The new Record Store Goer: a profile.

Record Stores did survive the emergence, development and dominance of the digital format. At least some did. And mind you, most of them do not just ‘thrive’ to survive but are actually very successful and profitable. Some of them are even iconic. What do they have in common?

Small and cozy. Offer curated titles. Owned by music connoisseurs. Sell both used and new records.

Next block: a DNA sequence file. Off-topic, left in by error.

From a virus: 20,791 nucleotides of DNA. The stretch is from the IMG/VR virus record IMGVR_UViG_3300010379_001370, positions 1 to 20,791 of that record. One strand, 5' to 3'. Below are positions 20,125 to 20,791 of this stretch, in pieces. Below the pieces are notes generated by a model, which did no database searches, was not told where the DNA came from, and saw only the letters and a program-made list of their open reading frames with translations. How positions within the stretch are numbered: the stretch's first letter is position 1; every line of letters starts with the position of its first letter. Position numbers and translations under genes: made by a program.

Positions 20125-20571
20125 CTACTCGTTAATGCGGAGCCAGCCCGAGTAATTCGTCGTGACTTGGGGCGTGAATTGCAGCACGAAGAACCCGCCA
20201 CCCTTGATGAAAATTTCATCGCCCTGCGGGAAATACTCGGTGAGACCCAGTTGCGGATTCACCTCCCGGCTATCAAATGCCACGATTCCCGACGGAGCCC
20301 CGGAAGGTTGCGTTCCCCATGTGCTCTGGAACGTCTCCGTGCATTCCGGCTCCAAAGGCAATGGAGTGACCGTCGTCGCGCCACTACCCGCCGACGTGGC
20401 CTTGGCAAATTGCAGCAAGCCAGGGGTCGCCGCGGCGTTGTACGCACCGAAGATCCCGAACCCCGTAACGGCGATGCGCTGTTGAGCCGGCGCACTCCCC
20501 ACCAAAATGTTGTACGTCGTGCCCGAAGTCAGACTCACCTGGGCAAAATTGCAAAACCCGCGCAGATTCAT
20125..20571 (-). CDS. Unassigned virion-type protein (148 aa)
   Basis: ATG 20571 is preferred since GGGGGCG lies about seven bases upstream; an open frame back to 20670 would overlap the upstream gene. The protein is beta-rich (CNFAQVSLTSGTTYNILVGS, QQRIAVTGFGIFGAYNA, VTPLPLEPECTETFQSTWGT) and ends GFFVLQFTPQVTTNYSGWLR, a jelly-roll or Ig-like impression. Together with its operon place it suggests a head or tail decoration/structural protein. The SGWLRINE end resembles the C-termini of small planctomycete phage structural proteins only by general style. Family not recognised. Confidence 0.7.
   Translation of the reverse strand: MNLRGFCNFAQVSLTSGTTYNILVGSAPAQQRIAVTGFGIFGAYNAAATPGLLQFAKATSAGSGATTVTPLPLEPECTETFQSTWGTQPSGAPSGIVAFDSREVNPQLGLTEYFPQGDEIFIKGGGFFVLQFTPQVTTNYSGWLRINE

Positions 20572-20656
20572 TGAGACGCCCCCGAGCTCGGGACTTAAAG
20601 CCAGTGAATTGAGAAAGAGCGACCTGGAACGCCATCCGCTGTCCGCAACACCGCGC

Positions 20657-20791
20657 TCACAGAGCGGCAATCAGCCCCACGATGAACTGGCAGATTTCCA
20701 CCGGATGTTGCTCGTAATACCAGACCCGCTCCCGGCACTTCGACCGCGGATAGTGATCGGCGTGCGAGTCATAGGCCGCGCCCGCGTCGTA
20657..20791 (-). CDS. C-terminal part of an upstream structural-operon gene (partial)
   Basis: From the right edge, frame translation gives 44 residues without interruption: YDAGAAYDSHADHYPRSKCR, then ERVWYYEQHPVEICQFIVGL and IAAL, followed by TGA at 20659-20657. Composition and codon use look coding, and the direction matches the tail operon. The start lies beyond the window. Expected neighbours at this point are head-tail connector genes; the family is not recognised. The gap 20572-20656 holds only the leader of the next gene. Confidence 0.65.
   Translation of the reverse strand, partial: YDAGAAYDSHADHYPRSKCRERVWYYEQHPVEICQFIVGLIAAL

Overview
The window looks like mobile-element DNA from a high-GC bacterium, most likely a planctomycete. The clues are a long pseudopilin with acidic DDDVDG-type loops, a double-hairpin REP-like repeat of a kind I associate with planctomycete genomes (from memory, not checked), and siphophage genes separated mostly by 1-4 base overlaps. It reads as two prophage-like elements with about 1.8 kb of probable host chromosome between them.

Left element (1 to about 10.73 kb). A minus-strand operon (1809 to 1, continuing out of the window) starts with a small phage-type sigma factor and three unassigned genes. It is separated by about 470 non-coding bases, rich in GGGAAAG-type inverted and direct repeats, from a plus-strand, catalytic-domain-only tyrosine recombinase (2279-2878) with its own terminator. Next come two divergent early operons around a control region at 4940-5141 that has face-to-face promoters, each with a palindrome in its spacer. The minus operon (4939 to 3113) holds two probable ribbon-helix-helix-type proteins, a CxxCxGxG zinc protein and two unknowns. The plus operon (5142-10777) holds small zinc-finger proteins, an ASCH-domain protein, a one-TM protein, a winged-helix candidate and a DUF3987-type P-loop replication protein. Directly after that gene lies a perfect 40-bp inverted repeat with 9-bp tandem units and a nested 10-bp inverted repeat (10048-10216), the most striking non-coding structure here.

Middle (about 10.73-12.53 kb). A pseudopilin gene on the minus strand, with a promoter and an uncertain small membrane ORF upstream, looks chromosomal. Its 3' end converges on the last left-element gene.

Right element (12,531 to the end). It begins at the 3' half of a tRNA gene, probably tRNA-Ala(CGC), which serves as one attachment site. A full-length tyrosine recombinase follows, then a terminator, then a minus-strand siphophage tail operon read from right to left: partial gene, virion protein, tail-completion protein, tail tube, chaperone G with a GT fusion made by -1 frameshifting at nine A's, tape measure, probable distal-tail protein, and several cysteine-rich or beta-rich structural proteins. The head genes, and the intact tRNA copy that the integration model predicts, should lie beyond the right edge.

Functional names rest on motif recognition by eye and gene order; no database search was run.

However. There is an exception to every rule, and the exception to this rule is Amoeba records. Been there myself — to the San Francisco branch — and the place was huge. Amoeba is everything but cozy: the stores are basically hangars, the lightning is so bright and sterile that, if it weren’t for the endless aisles of beautiful and rare albums, you would believe you were at the dentist’s waiting for your wisdoms to be extracted. Still a cool independent chain, and here’s some advice: before visiting leave all credit cards at home, or prepare yourself for bankruptcy.Let me tell you something about the place I live in, Buenos Aires (Argentina). Locally, the music business has experienced not one but two crises. To the rise of the digital format we have to add the worst economic crash in the history of my country, which ultimately led to a financial collapse in late 2001. Our currency, the Argentinian Peso, that only yesterday was worth the same as the American Dollar, lost then half its value. All of a sudden everything costs double. Almost everything other than food and clothing became a luxury. Record stores stopped importing albums from overseas, and foreign artists cancelled their shows or stopped touring here altogether, because no promoter could afford their cachès. It was indeed very depressing.

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